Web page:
The problem with Scud launch units was the game they played: shoot-and-scoot. As soon as the coast was clear, a mobile TEL (short for Transporter Erector Launcher; please, no funny business…) was driven out into the open, the missile calibrated and quickly launched. Soon after, the TEL would be withdrawn into hiding, disguised in gullies and caves, blending in with the rest of the misshapen desert. This made them incredibly difficult to find, and allowing them to launch in order to pinpoint their locations was a risky business Coalition commanders didn’t want to partake of. The best solution was to deploy small teams of soldiers to hunt down these Scud launch sites and target them, either using air power or explosives they carried with them to take out the TELs before more missiles could be mailed out. So to that end, the Coalition forces began sending out the best of the very best: their top-tier operators and assaulters.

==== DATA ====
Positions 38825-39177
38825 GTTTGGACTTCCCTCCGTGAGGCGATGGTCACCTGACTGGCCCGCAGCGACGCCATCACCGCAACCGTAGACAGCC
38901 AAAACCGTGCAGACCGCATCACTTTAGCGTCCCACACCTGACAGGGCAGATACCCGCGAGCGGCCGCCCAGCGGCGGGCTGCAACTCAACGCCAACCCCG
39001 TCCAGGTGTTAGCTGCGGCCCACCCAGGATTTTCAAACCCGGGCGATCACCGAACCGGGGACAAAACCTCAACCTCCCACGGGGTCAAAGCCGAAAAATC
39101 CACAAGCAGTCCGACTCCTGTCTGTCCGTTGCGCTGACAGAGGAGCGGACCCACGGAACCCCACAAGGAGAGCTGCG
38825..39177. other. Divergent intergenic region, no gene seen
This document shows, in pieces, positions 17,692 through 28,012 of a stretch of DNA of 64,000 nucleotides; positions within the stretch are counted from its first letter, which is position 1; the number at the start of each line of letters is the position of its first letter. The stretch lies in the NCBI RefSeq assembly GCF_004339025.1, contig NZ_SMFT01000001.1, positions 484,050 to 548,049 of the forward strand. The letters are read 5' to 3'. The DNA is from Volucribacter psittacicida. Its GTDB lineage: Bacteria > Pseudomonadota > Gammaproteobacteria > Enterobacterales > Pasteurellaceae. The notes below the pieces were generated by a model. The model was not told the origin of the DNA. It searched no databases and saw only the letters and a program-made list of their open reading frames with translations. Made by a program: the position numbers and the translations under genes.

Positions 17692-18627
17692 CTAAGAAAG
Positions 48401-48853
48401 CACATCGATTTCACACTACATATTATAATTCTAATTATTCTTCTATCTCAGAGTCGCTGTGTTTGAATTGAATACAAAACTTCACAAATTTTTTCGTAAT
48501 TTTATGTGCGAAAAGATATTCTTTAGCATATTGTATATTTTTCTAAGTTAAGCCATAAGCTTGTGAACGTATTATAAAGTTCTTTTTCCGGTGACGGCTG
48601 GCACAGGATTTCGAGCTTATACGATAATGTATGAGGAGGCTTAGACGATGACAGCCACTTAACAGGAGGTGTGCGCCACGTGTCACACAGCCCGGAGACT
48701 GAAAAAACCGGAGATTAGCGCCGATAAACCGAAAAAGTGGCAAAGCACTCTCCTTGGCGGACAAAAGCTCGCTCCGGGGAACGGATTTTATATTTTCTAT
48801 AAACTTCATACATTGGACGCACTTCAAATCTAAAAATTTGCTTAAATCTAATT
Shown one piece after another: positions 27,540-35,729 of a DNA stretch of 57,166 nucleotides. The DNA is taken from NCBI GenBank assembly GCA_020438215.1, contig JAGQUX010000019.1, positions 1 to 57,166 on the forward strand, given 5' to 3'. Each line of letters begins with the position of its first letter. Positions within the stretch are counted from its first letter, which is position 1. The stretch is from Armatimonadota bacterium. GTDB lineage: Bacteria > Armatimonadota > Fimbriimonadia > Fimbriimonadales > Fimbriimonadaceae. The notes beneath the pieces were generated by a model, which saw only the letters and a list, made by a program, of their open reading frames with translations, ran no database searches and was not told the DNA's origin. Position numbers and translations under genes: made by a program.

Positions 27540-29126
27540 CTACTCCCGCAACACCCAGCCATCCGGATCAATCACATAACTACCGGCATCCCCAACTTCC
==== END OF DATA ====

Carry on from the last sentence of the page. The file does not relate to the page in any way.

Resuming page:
The British, as part of Operation Granby, brought in their elite- the soldiers of 22 Special Air Service Regiment. They would be inserted in the desert behind enemy lines, either using the CH-47 Chinook or by Land Rovers and dirt bikes, engaging and destroying TELs and launch units as they found them while disrupting communications and, in general, just scaring the daylights out of the Iraqi military by wreaking havoc upon them from the shadows of the night. Sadly, four SAS troopers would lose their lives during the Persian Gulf War on these missions, two of whom belonged to the ill-fated Bravo Two Zero patrol which was sent out to hunt down a Scud TEL in January of 1991.